Glasgow Sees Bolder Sony To Come

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Rancho Bernardo, Calif. — Armed with a newly realigned and centralized sales and marketing team, and a world-class brand image, consumer electronics retailers can look for Sony to be more “boldly aggressive” and faster to react to market demands than in the past.

That was the assessment of Stan Glasgow, Sony’s consumer sales president, who moved into his post April 1 after a successful stint overseeing sales of Sony’s IT products group.

Under his watch, Glasgow said Sony will continue its heavy focus on television display products, digital imaging (including still cameras and digital camcorders), personal audio and VAIO computer products.

At the same time, the company will maintain its leadership in the higher-end segment of the categories in which it participates, while bracing for the change expected from the entry of Asian manufacturers and traditional IT vendors into key consumer electronics categories, including flat-panel TV.

Meanwhile, the company is stepping away from the temporarily low-profile posture that had preceded its recent sales and marketing realignment in the San Diego area to bring new executives out into the forefront, while engaging in one of the most aggressive brand advertising and promotional campaigns in years, Glasgow said.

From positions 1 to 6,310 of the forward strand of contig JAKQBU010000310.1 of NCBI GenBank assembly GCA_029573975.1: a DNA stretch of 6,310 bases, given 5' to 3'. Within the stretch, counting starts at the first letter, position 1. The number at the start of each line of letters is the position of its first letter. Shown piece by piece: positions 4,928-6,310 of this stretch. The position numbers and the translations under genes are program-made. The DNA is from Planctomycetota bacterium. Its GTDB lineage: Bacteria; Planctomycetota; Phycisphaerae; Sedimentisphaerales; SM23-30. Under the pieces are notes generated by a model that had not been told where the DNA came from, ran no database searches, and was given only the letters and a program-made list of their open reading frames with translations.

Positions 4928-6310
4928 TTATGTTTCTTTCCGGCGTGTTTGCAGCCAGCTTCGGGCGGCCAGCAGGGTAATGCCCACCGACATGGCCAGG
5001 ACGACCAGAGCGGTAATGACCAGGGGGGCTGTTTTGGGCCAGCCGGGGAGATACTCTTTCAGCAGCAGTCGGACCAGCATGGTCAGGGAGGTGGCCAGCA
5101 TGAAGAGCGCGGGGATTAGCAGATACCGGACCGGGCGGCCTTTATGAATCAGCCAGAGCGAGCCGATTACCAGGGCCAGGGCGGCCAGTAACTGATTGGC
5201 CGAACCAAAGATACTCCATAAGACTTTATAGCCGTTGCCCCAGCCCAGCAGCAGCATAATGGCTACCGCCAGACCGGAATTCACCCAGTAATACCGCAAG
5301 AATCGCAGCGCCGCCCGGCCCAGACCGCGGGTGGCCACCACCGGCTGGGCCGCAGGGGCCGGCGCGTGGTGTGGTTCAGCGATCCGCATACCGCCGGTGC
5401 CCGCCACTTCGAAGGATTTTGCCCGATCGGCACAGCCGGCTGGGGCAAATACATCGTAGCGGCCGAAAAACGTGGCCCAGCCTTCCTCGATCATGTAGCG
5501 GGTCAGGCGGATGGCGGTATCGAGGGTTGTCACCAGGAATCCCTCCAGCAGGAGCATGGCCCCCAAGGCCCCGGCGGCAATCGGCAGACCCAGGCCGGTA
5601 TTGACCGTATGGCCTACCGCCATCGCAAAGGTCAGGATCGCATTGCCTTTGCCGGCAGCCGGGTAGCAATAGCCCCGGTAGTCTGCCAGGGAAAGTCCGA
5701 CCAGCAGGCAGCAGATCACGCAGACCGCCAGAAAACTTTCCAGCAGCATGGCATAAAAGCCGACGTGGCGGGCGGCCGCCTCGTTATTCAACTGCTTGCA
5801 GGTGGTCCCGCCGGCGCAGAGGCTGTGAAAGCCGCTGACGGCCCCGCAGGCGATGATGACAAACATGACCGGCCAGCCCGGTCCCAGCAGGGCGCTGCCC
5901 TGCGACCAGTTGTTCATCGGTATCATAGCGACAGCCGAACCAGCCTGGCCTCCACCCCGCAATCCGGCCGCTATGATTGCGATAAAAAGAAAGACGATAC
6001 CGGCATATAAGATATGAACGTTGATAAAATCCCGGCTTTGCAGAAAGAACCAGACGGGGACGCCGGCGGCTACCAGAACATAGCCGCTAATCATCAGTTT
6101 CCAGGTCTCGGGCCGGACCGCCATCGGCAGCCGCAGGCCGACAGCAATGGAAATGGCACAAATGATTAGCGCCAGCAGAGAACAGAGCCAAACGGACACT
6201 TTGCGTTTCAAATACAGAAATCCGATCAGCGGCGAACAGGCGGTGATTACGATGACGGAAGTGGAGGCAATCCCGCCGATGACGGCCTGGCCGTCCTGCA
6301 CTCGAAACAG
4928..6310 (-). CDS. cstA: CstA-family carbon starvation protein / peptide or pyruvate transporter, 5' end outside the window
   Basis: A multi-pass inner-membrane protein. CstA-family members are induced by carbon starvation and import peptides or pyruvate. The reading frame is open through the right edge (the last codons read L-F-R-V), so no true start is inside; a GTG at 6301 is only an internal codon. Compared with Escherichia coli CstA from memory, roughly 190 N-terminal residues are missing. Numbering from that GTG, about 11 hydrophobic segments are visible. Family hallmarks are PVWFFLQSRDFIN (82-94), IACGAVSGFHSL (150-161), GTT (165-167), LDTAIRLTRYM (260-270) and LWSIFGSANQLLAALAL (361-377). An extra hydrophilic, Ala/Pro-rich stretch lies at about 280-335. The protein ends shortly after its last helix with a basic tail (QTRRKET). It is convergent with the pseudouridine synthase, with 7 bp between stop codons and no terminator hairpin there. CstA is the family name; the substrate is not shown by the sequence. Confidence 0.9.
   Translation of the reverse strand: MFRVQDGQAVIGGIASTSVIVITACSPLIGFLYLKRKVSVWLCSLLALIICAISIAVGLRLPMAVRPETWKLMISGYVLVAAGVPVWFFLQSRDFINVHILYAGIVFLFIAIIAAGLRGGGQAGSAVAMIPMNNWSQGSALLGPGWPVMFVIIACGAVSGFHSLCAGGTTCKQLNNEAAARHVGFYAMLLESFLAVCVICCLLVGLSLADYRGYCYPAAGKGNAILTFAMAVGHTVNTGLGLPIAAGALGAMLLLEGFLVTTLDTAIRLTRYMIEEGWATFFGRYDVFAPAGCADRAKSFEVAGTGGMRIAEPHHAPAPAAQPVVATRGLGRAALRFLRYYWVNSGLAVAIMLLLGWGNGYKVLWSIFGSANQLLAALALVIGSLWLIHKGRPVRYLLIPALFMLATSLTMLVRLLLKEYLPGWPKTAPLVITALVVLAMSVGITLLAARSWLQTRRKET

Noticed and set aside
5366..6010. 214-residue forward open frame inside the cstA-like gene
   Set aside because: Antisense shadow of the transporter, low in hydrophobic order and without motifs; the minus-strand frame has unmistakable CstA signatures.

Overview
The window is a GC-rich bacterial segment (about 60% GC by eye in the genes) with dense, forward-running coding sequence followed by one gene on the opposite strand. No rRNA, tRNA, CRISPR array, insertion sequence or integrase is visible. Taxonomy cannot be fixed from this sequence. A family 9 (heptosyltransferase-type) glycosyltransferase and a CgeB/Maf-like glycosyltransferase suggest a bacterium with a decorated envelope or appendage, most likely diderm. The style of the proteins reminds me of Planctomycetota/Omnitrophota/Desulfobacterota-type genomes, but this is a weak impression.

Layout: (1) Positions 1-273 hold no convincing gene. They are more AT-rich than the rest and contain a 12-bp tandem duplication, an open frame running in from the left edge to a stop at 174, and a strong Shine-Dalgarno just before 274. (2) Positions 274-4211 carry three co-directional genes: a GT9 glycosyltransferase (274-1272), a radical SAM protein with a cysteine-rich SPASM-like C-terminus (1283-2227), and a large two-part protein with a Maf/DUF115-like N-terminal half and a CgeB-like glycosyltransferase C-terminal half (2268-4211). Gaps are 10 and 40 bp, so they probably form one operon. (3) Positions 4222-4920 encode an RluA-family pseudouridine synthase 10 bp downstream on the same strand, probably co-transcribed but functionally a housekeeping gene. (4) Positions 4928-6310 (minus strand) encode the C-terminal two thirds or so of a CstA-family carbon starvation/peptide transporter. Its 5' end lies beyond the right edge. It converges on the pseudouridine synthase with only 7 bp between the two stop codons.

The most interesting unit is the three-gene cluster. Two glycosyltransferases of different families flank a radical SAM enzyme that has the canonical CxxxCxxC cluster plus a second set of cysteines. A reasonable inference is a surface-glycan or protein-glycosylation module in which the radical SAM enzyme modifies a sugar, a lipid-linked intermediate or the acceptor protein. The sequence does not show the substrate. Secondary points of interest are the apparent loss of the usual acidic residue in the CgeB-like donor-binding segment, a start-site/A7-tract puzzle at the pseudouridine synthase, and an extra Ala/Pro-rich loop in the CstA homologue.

Retailers can expect the same high level of service and support they have come to expect from Sony, despite the loss of some popular upper-level executives, who elected to leave Sony rather than relocate to the West Coast, he added.

“What really happened is that some of the very senior executives, who spent 20-plus years in sales, left the company,” he explained. “Those relationships were important, I’m sure, with some retailers, and their loss was certainly felt. But the basic senior sales team has been here an average of 15 to 20 years.”